Professor Jason Ralph engages civil society organizations, especially the United Nations Association-UK and Protection Approaches, which form part of the UK Working Group on Atrocity Prevention, informing their advocacy work on human rights and the Responsibility to Protect. This started with his 18,000 word report Mainstreaming R2P in UK Strategy, which was published by the UNA-UK in April 2014 to mark the 20th anniversary of the Rwandan genocide. The report was launched at a one-day workshop hosted by the British Academy, and was the subject of a dual presentation to All Party Parliamentary Group (APPG) on the United Nations with the then Special Adviser the UN Secretary General, Jennifer Welsh. The report found that despite strong rhetorical support for R2P, and despite strong cross-departmental cooperation guided by the Building Stability Overseas Strategy (BSOS), the UK government operated without an ‘atrocity prevention’ lens. The government’s claim that atrocity prevention obligations were met through its conflict prevention policy missed the fact that atrocities can take place outside situations of armed conflict, and that some conflicts are more prone to atrocities than others. This pointed to the need for a more discriminating approach and a finer-grained analysis. The report recommended mainstreaming atrocity prevention in the practices of the Joints Analysis of Conflict and Stability (JACS) and the Conflict, Security and Stability Fund.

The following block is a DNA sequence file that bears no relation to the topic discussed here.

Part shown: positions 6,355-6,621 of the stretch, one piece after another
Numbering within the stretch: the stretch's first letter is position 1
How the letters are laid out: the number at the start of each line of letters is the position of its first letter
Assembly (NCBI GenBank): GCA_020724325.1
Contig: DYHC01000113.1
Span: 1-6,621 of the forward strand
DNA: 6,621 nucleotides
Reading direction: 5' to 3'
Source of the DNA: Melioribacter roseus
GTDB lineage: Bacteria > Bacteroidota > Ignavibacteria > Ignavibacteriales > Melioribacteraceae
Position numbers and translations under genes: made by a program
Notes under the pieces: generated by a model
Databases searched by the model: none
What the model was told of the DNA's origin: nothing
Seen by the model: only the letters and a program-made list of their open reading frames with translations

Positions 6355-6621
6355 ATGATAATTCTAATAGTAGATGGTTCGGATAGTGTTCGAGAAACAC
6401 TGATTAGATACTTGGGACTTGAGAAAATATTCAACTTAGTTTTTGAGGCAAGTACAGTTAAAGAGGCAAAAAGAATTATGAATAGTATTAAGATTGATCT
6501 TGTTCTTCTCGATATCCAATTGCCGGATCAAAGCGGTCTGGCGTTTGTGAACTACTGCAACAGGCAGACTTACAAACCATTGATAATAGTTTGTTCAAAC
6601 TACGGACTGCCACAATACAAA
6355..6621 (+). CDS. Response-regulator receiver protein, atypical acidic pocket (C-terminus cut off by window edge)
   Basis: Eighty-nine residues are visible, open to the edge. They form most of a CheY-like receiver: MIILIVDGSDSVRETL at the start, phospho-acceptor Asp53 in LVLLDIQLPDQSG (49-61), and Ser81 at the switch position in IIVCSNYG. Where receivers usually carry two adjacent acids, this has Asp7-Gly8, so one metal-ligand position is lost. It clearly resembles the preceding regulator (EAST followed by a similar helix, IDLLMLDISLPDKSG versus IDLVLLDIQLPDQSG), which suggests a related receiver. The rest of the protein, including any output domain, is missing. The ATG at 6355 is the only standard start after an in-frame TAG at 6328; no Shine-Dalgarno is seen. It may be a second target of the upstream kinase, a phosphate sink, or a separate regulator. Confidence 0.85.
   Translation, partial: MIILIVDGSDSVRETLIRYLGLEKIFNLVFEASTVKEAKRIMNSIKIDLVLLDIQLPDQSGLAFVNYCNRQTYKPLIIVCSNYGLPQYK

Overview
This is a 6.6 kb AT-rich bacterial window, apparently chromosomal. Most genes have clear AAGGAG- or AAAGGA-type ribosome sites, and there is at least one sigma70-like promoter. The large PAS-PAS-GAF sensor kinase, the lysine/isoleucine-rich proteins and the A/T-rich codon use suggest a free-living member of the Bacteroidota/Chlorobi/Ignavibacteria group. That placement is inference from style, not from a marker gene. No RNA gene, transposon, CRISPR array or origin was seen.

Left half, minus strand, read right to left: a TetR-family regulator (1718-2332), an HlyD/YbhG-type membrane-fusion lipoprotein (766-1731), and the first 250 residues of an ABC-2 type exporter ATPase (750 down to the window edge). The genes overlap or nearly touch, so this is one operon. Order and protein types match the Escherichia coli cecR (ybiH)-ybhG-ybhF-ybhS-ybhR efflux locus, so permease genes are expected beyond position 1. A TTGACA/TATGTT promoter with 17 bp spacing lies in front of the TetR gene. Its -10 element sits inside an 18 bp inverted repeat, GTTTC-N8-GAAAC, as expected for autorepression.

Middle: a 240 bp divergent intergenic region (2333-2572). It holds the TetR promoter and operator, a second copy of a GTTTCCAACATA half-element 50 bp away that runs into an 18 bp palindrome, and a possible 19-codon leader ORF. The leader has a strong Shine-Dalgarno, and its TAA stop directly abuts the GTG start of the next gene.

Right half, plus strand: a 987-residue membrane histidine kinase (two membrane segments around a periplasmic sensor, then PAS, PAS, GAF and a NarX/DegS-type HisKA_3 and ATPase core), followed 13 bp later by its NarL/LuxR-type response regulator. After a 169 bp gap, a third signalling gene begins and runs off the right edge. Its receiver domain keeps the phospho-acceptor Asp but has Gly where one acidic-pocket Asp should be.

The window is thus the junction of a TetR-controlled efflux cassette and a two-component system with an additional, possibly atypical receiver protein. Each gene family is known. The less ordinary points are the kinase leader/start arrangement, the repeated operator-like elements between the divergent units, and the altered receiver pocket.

These shortcomings have since been recognized by the House of Commons Foreign Affairs Committee. Following its December 2017 report on the violence in Rakhine State, Myanmar, and its September 2018 report on the R2P and Humanitarian Intervention (to which Professor Ralph submitted evidence), the Committee called for the Government ‘to act urgently to produce a comprehensive atrocity prevention strategy and implementation plan to ensure it moves beyond words and towards concrete actions’. Foreign Office Minister Lord Ahmed subsequently identified JACS as ‘a particularly useful tool’, which helps ‘the government to identify situation-specific interventions that are most likely to prevent conflict, build stability and prevent atrocities’. In its most recent engagement with the Foreign Affairs Committee, the European Centre for the Responsibility to Protect has proposed that the government build on this by relocating the R2P Focal Point from the Foreign Office to the National Security Council, making it the responsibility of a Deputy National Security Adviser. Professor Ralph has also engaged the EU’s External Action Service on similar topics, most recently presenting his research (with Eglantine Staunton) on the failure to prevent atrocities in Myanmar.